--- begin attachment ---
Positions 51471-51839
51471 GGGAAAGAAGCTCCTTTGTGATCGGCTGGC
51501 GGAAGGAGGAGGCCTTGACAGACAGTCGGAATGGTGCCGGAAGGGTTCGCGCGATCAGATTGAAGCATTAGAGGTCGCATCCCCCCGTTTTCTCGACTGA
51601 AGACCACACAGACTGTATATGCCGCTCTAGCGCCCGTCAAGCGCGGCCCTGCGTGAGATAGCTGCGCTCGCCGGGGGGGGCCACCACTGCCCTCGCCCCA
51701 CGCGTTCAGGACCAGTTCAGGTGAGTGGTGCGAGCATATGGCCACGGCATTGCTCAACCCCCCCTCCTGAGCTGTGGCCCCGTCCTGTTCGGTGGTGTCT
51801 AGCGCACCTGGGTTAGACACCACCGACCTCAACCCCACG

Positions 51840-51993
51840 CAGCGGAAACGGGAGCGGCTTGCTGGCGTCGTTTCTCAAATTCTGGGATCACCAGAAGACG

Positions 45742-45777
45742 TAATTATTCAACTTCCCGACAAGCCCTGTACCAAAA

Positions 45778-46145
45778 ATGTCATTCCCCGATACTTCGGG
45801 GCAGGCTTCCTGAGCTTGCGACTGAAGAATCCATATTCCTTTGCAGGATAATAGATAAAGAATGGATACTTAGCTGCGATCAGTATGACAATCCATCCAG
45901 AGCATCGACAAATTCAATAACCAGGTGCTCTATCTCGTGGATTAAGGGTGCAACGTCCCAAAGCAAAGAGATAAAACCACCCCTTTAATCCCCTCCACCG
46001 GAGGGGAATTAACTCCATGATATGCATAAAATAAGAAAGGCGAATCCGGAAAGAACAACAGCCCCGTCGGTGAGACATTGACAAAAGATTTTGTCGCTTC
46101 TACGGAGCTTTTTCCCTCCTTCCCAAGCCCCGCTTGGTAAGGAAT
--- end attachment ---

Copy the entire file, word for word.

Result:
Positions 51471-51839
51471 GGGAAAGAAGCTCCTTTGTGATCGGCTGGC
51501 GGAAGGAGGAGGCCTTGACAGACAGTCGGAATGGTGCCGGAAGGGTTCGCGCGATCAGATTGAAGCATTAGAGGTCGCATCCCCCCGTTTTCTCGACTGA
51601 AGACCACACAGACTGTATATGCCGCTCTAGCGCCCGTCAAGCGCGGCCCTGCGTGAGATAGCTGCGCTCGCCGGGGGGGGCCACCACTGCCCTCGCCCCA
51701 CGCGTTCAGGACCAGTTCAGGTGAGTGGTGCGAGCATATGGCCACGGCATTGCTCAACCCCCCCTCCTGAGCTGTGGCCCCGTCCTGTTCGGTGGTGTCT
51801 AGCGCACCTGGGTTAGACACCACCGACCTCAACCCCACG

Positions 51840-51993
51840 CAGCGGAAACGGGAGCGGCTTGCTGGCGTCGTTTCTCAAATTCTGGGATCACCAGAAGACG

Positions 45742-45777
45742 TAATTATTCAACTTCCCGACAAGCCCTGTACCAAAA

Positions 45778-46145
45778 ATGTCATTCCCCGATACTTCGGG
45801 GCAGGCTTCCTGAGCTTGCGACTGAAGAATCCATATTCCTTTGCAGGATAATAGATAAAGAATGGATACTTAGCTGCGATCAGTATGACAATCCATCCAG
45901 AGCATCGACAAATTCAATAACCAGGTGCTCTATCTCGTGGATTAAGGGTGCAACGTCCCAAAGCAAAGAGATAAAACCACCCCTTTAATCCCCTCCACCG
46001 GAGGGGAATTAACTCCATGATATGCATAAAATAAGAAAGGCGAATCCGGAAAGAACAACAGCCCCGTCGGTGAGACATTGACAAAAGATTTTGTCGCTTC
46101 TACGGAGCTTTTTCCCTCCTTCCCAAGCCCCGCTTGGTAAGGAAT